No, not how fancy or plain, active voice or passive. Alien languages and non-English in my fiction, and why I do it.
I seem to have a knack for learning foreign languages. I catch inflections and accents easily, to the extent that I speak German with a Bavarian-Austrian accent rather than American. Having the ability to recognize patterns helps immensely, and my long span of musical adventures also helps, because I pick out phrases and sounds very quickly. This overflows into my writing, as long-time readers know.
The first language I created was Azdhagi. To do this, I first had to think about Azdhagi anatomy. What sounds can they make, and which ones can they not make. Without movable lips, labile sounds such as “p” and “b” are going to be impossible, and long o “oh” will be a challenge. Another consideration is how they breathe – in and out through mouth, in nose and out mouth, or what?
As a result, Azdhagi is a “bright”, with ai, ae, ee, ah, oy vowel sounds dominating. Some guttural sounds are used, and a nasal resonator in the skull allows for pitched grunts that act a bit like glottal stops. Azdhagi is semi inflected, but not too much, and is an agglutinative language, so that words and prefixes are tacked onto the core noun-verb-root pair to add description, object, and tense and intensity to the basic idea. For example, reh means a fan held in the forefoot. Reh-dakh is a hand fan made of iron. Reh-dakh-schleera means “iron war fan held in the forefoot.” If you wanted to say “Lord Iron-Fan [Rada] defeated Lord Blee in sword combat,” it sounds like Kai Reh-dakh dakh-leh-huh tsaikuhssee Kai Blee, literally “Lord Iron-fan iron-blade-long defeat-recently-completed Lord Blee.” The bolded sounds are emphatic, and “uh” is a combined chuff and nasal grunt with a glottal pause following. “Kh” is pronounced like the ch in the Scottish “loch.” Rada has not mastered the “uh” combination because her anatomy just doesn’t allow it.
In case you wonder, Azdhagi is literally “of us.” The syllabic stress tells the hearer if it is a plural nominative usage “We” or possessive “our language.” When written, it is talon upstroke on the last syllable for nominative plural and talon downstroke for possessive.
Because Azdhagi don’t have facial expressions, they use body language to communicate most emotions. The more gesticulation, the lower the rank of the individual once you get past certain basic gestures. Things like the weak-side negation, made by lifting the weak-side [right] forefoot and making a swirling motion, palm-up, are common, but the ability to remain perfectly still despite strong feelings is considered a sign of true nobility. The King-Emperor may allow his tail-tip to move two centimeters, and his neck-spines to rise one centimeter when he feels near-lethal fury. And then he will gut, dismember, or blind the offending party. To outsiders, it appears that he gave no warning at all before exploding into action. To Rada and the Azdhagi, His Imperial Majesty telegraphed a strong warning and the idiot didn’t heed it, and so deserved what he got.
One slight advantage Rada had learning Azdhagi is that Trader is guttural in terms of basic pronunciation, but has a flowing and slightly inflected rhythm. “Half-musical, half-guttural” is how Rahoul Khan thinks of it. Wanderer, which Rada does not speak unless forced to, is very sibilant and highly inflected. She thinks in Trader most of the time, and swears in Trader, Azdhag, and a few other choice languages.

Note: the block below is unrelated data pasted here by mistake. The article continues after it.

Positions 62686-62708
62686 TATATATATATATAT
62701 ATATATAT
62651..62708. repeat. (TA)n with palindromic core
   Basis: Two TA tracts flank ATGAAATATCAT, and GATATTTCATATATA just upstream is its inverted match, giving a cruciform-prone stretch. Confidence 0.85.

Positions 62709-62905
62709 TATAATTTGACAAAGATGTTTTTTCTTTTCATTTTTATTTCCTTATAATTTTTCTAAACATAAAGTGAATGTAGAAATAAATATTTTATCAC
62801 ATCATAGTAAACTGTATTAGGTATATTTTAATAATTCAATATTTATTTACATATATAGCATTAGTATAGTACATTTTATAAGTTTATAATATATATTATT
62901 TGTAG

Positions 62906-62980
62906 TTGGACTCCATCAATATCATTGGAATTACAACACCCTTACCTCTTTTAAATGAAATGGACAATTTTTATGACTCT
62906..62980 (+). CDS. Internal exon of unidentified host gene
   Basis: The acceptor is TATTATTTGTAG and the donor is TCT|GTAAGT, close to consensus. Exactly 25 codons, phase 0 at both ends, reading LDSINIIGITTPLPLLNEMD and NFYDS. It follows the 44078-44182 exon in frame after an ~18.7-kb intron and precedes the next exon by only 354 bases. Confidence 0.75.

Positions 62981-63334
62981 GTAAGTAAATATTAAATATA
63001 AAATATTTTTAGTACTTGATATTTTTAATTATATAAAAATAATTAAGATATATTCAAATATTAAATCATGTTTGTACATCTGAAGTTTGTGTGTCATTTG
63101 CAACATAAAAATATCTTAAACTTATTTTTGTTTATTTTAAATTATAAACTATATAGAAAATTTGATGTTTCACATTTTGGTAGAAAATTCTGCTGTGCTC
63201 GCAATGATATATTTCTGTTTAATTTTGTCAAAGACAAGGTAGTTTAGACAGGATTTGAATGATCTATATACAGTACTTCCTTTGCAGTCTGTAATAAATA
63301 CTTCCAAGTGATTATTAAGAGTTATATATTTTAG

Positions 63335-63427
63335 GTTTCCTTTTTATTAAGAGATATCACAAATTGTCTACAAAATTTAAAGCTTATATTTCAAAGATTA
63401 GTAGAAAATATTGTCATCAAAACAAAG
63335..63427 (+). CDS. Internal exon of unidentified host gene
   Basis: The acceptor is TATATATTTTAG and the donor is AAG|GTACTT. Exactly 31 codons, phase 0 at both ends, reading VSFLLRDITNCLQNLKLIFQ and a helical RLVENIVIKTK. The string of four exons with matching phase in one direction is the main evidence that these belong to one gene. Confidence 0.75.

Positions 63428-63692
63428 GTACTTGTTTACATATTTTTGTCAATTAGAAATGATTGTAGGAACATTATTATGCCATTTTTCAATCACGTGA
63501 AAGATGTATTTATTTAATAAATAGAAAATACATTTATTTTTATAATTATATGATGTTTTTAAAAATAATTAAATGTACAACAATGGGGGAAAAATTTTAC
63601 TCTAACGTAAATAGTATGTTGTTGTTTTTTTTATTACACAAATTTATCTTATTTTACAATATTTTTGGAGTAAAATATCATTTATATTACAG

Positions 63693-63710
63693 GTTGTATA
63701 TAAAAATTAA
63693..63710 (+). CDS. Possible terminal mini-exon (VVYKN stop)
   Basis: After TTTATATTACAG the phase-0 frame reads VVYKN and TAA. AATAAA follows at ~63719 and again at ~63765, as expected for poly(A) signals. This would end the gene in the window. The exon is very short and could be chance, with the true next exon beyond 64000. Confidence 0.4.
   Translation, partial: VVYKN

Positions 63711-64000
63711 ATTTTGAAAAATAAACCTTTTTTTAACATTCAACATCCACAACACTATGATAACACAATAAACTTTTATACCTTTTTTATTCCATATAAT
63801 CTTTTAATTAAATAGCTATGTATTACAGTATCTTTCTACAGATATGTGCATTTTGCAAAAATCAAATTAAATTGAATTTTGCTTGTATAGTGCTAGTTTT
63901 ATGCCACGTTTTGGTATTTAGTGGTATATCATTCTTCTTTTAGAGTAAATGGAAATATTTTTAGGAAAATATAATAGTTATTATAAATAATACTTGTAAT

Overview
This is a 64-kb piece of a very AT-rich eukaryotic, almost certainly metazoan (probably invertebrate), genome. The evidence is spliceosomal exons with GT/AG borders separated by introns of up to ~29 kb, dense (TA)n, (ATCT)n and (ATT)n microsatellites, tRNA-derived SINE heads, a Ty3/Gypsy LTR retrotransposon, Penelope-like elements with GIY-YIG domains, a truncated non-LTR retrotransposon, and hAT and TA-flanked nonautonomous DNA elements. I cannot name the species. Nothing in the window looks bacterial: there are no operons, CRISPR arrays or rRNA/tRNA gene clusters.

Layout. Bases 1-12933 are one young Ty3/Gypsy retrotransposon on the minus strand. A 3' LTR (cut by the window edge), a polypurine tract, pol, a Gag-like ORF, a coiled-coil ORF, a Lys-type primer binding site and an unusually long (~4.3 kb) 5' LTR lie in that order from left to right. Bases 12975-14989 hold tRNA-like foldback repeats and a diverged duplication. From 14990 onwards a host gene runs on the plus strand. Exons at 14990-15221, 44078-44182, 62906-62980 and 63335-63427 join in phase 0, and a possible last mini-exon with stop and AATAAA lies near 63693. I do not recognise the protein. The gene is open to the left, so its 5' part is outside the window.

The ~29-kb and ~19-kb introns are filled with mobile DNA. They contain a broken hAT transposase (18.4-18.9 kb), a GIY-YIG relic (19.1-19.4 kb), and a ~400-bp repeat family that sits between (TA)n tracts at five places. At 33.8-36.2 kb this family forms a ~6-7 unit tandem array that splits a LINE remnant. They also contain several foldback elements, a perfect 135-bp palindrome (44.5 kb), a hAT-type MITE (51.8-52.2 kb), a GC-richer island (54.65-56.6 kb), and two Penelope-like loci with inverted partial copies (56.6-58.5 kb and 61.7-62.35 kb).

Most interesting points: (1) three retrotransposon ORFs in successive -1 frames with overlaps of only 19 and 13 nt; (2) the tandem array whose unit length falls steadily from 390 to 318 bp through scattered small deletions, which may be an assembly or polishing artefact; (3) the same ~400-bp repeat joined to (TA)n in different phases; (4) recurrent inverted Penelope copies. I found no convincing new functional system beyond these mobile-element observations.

Staré is another language that has body language as a major component, especially intensifiers. The Staré have exceedingly flexible tongues, and can make sounds that are literally tongue-twisting to humans. Like Azdhagi, their faces do not show emotion, but their ears and fur do to a small extent. Where the Staré truly show emotion and complex emotions/ideas is via pheromones. Entire conversations can be carried on through scent alone, making translation from Staré to Common (the humans’ language) rather difficult if the translator doesn’t know the scent speech. Rigi has a major advantage because she is a “nose,” meaning that she is very sensitive to shades of scent. She also grew up among Staré and learned many scents through context, because the adult Staré tend to ignore human children or treat them like hoplings.
Since scent communicates shades of meaning and emotion, Staré verbal communications are literal. In the next book, when Rigi and her family return to Shikhari, the “butler” Lonka uses phrases like “Be filled with care,” or “May your journey be without/free of events,” where a human would say “Be careful,” or “uneventful.” This is a sign that he learned Common relatively late. He is also high third Stamm. Lexi, Uncle Eb’s research assistant, has an unusual mastery of Common (and other languages) for a third Stamm. This should have clued Rigi in that he’s not quite what he seems, but it will take a few more adventures for her to realize this.
Other languages mentioned in my books, but not necessarily written out, include Old High Drakonic, Feltari, Russian, Pashto, Spanish, and Tsorwow. Trader is the lingua franca of business and war in the part of the galaxy where Rada and Joschka spend their time. Joschka is far more comfortable in German and English than in Trader, but it comes back quickly when needed, especially with Rada nudging him a little.
I don’t think I will ever write out an entire dialogue in Azdhagi or other languages (aside from German) because it doesn’t help the reader. Like using dialect, an introduction to get the sounds across is enough. Only when a main character such as Rada consistently uses the foreign words do I tend to stay with them, like referring to her bone-handled dagger as bahn-leh.